Whitehead actually has three stages of learning. Romance. Precision and Play…hence the title of this article.
Whether academic or motor, all learning starts on the 1st or Initial Play stage.
This is a stage of discovery, of curiosity, of imagination, of playing around with images in our heads and our hearts. Of exploring movements with our bodies that are new to us…foreign. Different.
But if we want to go deeper into a subject we need more training. We need more precision. More skill work and practice.
This is Whiteheads 2nd stage, the Precision Stage. At this point it’s all about discipline and doing things just right. The emphasis is on skillful execution and not making mistakes. This stage is dominated by unavoidable fact that there are right ways and wrong ways and definite truths to be known.
Whitehead’s 3rd stage is another play stage. However now, since you’ve spent some time in the Precision Stage you’re able to take your play much deeper and perform movements that you didn’t possess in the initial play or romance stage.
Marcelo Garcia does an outstanding job of this during his classes. Please watch the video below.
stage: The Romance
The class starts out very playful, everyone is laughing and having a good time but still being very physical. This is the initial play stage. Then they enter the Precision Stage where Marcelo takes the class through the how-to, the details, the finer points of BJJ technique. And finally class wraps up with the 3rd stage, the deeper play stage where the athletes are able to go deeper into their BJJ game by working on the skills that they refined during the Precision Stage.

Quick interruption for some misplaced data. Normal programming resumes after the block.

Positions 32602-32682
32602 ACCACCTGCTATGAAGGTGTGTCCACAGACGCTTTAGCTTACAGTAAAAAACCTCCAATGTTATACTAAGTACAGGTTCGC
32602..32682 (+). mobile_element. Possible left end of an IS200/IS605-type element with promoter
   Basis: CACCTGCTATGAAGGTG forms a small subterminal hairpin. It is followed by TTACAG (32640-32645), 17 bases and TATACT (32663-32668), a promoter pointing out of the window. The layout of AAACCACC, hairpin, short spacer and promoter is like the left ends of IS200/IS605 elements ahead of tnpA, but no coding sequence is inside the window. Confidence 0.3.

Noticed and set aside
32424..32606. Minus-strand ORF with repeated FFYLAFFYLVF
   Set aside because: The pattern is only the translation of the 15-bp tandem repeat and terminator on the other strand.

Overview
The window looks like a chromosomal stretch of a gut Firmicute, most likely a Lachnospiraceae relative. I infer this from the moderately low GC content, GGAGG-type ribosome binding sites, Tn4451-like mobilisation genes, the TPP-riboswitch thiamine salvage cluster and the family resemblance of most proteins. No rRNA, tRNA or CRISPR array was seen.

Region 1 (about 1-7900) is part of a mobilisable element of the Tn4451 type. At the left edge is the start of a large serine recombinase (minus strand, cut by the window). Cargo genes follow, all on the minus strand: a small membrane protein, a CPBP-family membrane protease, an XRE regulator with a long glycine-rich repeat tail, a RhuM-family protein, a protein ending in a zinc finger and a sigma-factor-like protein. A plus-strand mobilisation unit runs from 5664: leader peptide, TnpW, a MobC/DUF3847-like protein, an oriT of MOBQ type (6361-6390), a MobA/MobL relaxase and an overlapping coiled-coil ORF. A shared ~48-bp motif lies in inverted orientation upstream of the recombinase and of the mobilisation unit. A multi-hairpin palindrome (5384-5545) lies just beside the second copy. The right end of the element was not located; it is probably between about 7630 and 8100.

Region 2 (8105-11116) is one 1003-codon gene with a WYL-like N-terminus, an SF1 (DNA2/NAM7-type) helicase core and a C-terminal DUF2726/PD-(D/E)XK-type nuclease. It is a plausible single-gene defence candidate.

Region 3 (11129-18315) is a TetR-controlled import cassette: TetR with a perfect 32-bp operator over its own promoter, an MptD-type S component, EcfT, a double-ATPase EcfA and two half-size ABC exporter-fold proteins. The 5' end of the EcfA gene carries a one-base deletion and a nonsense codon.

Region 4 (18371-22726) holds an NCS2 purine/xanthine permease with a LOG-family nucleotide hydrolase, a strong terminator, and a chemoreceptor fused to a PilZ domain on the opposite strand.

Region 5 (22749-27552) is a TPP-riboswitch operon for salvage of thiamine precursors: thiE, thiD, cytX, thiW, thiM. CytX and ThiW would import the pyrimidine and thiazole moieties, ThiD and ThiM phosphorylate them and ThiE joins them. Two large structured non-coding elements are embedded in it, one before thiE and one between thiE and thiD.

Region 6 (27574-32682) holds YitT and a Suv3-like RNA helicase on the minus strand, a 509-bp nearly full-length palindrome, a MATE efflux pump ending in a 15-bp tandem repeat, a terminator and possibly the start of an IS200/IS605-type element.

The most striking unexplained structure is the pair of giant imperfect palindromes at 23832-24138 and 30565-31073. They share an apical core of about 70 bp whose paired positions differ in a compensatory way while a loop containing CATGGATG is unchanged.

Now Marcelo’s class is a fine example of this model working on a micro level…Play-Precision-Play.
But let’s examine the macro level as well. Think back to your childhood, when you first feel in love with martial arts and movement. Did you daydream? Did your mind and heart wander away into those movements while you should have been focusing on your school subjects? Did you pretend to be a ninja or a samurai?
I’m sure you did. But as time went on you moved into the precision stage where you actually joined a few classes and sought out instruction. You become interested in the technique, the know-how and details of each move. And now that you know them you’re able to play a much deeper game. Exploring game plans and flows that simply weren’t possible before.
As you walk through your day-to-day activities and learn new movements try to be mindful of these 3 stages. See how they’re working in your life. I never really gave it much thought until reading that essay from Alfred North Whitehead but now I see it everywhere, in my own learning and that of my athletes and clients.
If I can give you one big take-away from this, remember that play and discipline are not enemies, rather they’re great friends that work together to solidify skills and learning.
To learn more about Jason and his programs, visit jasoncbrown.me